Alan Alda Wants Us To Have Better Conversations | Hidden Brain Arguments and bickering can sour family gatherings during the holiday season. This week, we share tips on how to avoid miscommunication from our January 2018 conversation with actor Alan Alda. You might know him from his roles on television shows like M*A*S*H, The West Wing and 30 Rock, but in recent years Alda has also focused on helping scientists, and the rest of us, communicate better. His book is If I Understood You, Would I Have This Look on My Face? My Adventures in the Art and Science of Relating and Communicating.
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Alan Alda Wants Us To Have Better Conversations

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Alan Alda Wants Us To Have Better Conversations

Alan Alda Wants Us To Have Better Conversations

Alan Alda Wants Us To Have Better Conversations

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  • <iframe src="https://www.npr.org/player/embed/677339713/677452553" width="100%" height="290" frameborder="0" scrolling="no" title="NPR embedded audio player">
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Alan Alda Jhon Ochoa, Photo-illustration: Renee Klahr/NPR hide caption

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Jhon Ochoa, Photo-illustration: Renee Klahr/NPR

Alan Alda

Jhon Ochoa, Photo-illustration: Renee Klahr/NPR

Fighting miscommunication might seem an ironic choice for an actor whose comedy career was built on all the funny consequences of people misunderstanding each other.

But Alan Alda has made it his mission to help scientists — and the rest of us — communicate better.

It all started when he was hosting the PBS interview program Scientific American Frontiers. He pushed himself, and the scientists he interviewed, to have conversations — to really listen to each other, to connect with each other, and to try to understand one another's perspective.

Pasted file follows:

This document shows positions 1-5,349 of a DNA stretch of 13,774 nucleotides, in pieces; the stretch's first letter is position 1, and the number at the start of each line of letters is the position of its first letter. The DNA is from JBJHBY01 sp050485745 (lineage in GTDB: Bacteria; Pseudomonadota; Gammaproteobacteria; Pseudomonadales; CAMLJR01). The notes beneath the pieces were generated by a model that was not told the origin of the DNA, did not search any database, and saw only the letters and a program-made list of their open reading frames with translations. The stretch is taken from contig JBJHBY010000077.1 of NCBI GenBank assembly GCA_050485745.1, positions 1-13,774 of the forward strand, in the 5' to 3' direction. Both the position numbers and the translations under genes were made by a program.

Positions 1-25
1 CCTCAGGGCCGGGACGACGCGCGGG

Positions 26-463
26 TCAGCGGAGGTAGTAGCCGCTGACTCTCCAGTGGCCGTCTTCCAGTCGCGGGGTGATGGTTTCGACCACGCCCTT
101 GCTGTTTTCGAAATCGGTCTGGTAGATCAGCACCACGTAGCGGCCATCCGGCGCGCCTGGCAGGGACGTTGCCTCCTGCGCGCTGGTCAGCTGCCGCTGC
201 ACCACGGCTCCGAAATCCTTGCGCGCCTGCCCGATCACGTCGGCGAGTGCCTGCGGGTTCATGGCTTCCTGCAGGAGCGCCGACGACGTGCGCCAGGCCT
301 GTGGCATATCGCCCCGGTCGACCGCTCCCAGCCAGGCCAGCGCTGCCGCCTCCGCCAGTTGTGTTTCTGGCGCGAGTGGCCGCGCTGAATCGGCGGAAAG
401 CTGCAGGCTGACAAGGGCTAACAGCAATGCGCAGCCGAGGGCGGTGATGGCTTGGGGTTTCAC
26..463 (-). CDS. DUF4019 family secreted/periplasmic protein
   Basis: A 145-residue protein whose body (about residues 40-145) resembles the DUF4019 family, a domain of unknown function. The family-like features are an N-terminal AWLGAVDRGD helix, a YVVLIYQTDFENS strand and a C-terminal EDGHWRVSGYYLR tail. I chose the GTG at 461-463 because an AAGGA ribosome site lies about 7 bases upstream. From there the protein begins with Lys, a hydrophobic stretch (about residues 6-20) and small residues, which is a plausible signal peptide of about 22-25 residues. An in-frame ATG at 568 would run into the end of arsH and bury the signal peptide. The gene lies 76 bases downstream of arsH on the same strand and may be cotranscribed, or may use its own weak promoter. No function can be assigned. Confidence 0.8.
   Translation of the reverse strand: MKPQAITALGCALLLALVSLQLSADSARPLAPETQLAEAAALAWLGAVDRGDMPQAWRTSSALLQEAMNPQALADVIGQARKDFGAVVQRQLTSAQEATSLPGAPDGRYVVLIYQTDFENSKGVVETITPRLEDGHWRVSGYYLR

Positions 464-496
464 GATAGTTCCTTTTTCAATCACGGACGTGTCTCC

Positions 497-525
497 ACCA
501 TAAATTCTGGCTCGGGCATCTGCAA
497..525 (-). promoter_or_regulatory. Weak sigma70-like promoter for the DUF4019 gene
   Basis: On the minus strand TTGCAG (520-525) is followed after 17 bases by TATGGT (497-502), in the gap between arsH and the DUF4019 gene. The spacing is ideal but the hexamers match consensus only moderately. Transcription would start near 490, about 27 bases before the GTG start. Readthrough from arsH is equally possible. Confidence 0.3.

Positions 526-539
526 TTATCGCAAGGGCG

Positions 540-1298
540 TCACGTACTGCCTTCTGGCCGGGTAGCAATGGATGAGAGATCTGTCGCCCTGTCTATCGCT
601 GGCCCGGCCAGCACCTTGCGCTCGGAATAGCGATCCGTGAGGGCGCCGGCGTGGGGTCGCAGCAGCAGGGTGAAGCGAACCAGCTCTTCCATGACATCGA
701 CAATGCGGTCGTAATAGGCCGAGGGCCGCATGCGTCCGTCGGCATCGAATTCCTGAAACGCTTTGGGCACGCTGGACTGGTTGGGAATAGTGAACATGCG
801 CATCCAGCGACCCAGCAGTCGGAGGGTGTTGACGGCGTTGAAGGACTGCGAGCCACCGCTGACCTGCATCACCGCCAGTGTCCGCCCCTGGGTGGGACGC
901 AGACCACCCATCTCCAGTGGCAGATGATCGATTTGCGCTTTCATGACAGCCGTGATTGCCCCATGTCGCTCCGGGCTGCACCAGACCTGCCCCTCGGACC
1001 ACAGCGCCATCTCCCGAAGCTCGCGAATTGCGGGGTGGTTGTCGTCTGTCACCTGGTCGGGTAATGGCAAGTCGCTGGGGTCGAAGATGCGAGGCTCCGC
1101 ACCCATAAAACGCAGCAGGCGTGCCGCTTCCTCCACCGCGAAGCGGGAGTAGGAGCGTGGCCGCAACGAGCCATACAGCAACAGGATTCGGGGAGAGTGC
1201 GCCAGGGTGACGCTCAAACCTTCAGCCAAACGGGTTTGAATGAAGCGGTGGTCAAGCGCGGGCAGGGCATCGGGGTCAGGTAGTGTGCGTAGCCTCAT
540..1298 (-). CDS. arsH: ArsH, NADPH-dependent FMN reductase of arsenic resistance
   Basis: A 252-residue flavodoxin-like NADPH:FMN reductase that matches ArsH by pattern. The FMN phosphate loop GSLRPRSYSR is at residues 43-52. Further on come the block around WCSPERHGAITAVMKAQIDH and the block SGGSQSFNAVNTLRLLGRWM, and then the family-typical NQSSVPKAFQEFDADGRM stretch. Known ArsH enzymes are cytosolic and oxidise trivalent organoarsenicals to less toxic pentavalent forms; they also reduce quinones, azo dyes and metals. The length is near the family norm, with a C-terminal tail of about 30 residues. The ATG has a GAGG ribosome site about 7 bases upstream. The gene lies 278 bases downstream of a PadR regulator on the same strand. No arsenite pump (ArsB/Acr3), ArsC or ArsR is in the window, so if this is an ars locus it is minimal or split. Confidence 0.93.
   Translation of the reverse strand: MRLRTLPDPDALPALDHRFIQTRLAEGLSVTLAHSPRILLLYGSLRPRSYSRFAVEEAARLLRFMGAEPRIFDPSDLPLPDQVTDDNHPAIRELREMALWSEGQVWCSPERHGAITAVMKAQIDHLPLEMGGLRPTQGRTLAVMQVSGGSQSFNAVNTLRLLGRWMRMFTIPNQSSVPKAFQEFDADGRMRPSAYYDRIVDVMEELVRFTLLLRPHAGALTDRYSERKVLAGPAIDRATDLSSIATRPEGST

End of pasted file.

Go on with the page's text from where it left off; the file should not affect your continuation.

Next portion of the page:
Alda has had lots of practice with this kind of active listening — it's required for acting, and doing improvisational theater.

"I don't say my next line in a play because it's written in the script and I've memorized it," Alda says. "I say it because you do something — you the other actor — do something or say something that makes me say this next line, and makes me say it in a certain way."

Alda realized that the lessons he knew from improv might help scientists communicate better — and this led him to start the Alan Alda Center for Communicating Science at Stony Brook University.

Alda writes about what he's learned from all of these experiences in his new book, If I Understood You, Would I Have This Look on My Face? My Adventures in the Art and Science of Relating and Communicating.

This episode of Hidden Brain was taped before a live audience at the Edlavitch Jewish Community Center in Washington, D.C.

Hidden Brain is hosted by Shankar Vedantam and produced by Parth Shah, Jennifer Schmidt, Rhaina Cohen, Thomas Lu, Laura Kwerel, and Camila Vargas Restrepo. Our supervising producer is Tara Boyle. You can also follow us on Twitter @hiddenbrain, and listen for Hidden Brain stories each week on your local public radio station.